Monitor investigation reveals health sector in a sorry state
Standards of public health care are in free fall as fresh evidence now points at the acute shortage of sick-beds, especially in intensive care units, forcing doctors to discharge patients prematurely.
A Daily Monitor investigation has found that there are only 37 intensive care unit beds in the country, with 12 in Mulago National Referral Hospital. The hospital beds (per 1,000 people) were last reported at 0.50 in 2010, according to a 2012 World Bank report.
A doctor in Mulago who only agreed to speak off the record, said “discharge decisions are made with bed-capacity constraints in mind.” The doctor said the push to get patients out of the beds is based on the crucial need to save “those who are badly off” using the few resources available.
Some patients with serious illnesses are left unattended to for weeks and access to drugs and feeding in public hospitals remains a challenge for many.
Premier Amama Mbabazi told Parliament on Thursday that government is aware of the challenges in the health sector and blamed the crisis on a “limited resource envelope”. The country’s growing budget is now at Shs11.4 trillion but has yet to find a panacea for the overburdened public healthcare system.
At public hospitals, the few doctors and nurses available are struggling to cope.Arua Regional Referral Hospital, which covers all West Nile districts and also DR Congo and Southern Sudan, has only 15 doctors, including the director, who is mostly doing administrative work.
This means that the doctor to patient ratio is 1:178,600, while the recommended World Health Organisation ratio is 1:12,500. There were 56 vacancies at the hospital most of which were critical in service delivery.
In Kabale Hospital, the situation is not different. The hospital on average admits 1,805 patients yet it had only 310 beds. One doctor attends to over 9,000 patients and one nurse supervises over 400 people.
The hospital also lacks adequate space in the maternity ward, an accident and emergency unit and incinerator to safely dispose of bio-waste. The old sewage system and toilet facilities cannot match the ever increasing number of patients.
Jinja hospital risks disconnection after it accumulated domestic arrears of Shs.454.1m in respect of water bills out of which Shs93.2m relate to 2010/11 financial year.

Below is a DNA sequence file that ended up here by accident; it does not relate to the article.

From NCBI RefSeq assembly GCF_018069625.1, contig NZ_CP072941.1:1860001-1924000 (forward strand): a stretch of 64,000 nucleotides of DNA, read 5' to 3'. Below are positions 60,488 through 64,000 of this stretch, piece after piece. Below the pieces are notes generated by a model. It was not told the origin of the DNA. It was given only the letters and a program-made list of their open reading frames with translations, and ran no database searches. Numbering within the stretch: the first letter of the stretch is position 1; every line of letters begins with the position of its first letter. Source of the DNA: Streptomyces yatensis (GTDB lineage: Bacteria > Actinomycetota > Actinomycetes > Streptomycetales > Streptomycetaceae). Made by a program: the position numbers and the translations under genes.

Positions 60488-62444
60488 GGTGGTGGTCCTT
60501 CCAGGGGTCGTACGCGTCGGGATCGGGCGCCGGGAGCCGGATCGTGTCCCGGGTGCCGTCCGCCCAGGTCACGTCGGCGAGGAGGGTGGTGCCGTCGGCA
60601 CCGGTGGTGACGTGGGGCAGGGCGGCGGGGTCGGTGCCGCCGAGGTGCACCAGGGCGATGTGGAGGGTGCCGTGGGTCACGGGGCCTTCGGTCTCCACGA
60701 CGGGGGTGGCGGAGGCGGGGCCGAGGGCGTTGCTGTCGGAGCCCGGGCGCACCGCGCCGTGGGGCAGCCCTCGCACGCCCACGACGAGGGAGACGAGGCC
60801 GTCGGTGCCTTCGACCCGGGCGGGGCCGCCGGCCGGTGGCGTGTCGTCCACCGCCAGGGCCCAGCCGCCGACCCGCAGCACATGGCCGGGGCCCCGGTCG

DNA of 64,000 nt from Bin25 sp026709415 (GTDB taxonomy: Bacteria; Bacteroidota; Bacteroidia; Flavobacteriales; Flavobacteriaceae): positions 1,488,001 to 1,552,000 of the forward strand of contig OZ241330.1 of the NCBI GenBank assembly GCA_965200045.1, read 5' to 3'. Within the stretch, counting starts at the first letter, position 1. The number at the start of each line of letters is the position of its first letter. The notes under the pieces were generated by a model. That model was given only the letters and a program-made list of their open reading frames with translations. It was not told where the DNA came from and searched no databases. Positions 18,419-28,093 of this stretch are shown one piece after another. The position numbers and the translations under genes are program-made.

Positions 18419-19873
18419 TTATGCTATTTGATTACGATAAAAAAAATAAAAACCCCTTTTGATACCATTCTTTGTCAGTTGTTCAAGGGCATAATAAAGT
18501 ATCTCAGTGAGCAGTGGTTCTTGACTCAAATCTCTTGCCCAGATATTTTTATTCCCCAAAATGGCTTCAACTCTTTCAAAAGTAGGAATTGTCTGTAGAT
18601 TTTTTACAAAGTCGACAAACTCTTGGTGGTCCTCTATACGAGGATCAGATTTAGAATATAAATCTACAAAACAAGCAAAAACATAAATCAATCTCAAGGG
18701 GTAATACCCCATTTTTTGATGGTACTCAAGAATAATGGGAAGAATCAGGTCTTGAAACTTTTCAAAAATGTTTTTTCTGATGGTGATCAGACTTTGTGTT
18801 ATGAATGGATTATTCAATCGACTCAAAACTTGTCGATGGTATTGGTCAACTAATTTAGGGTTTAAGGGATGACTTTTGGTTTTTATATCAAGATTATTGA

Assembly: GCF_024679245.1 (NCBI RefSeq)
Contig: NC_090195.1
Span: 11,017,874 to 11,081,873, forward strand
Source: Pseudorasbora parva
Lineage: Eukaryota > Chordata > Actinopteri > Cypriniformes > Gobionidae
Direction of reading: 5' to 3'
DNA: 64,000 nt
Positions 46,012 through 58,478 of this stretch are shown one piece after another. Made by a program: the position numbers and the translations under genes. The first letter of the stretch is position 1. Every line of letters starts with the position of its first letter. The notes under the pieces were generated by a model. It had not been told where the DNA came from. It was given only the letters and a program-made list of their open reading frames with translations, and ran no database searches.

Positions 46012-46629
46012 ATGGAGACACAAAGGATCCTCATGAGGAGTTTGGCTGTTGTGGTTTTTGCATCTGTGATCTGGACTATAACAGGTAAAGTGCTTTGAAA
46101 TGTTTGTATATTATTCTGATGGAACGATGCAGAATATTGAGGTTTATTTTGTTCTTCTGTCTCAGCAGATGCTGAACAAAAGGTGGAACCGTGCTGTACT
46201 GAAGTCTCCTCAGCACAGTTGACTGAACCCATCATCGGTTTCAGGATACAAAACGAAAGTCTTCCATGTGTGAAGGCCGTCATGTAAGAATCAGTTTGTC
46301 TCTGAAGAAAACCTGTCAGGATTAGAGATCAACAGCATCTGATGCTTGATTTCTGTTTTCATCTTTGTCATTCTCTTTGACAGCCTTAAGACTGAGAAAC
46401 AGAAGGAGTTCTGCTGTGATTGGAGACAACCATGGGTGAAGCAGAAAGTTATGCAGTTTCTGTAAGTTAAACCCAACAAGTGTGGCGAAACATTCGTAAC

While this situation severely undermines public health service dispensation, the management of Arua hospital said they had reported the matter to the Health ministry but no action has been taken to fill the vacant posts for doctors.
The government has slapped a ban on recruitment of health workers citing financial constraints. This means that undermanned hospitals, can only recruit to replace those who have either resigned or died in the line of duty.
The March 2012 report of the Auditor General calls for radical action to reorganise hospital care so that “Ugandans receive the care they deserve”. Three-quarters of doctors are under more pressure now than they were 10 years ago, and nurses report an unmanageable workload.
Health Service Commission Chairman Pius Okong has warned of a “disaster” if government doesn’t lift the ban on recruitment.
While appearing before the Health Committee of Parliament, Prof. Okong said: “If we don’t recruit, the manpower crisis in the health sector will be compounded. Some facilities have less than 30 per cent staffing level which is untenable.”
The Director General of Health Services, Dr Jane Aceng, puts medical staffing levels at 58 per cent. Dr Sam Lyomoki, the chairperson of Health Committee, has proposed that an additional Shs260b be allocated to the health sector to boost staffing level to at least 66 percent.
Parliament heard last week that the hospital care was under intense pressure, leading to unnecessary indignity and distress. But government insists it needs more time to agree to the Shs39.2b the House Budget Committee found from cuts out of the Shs260b needed to fix the system.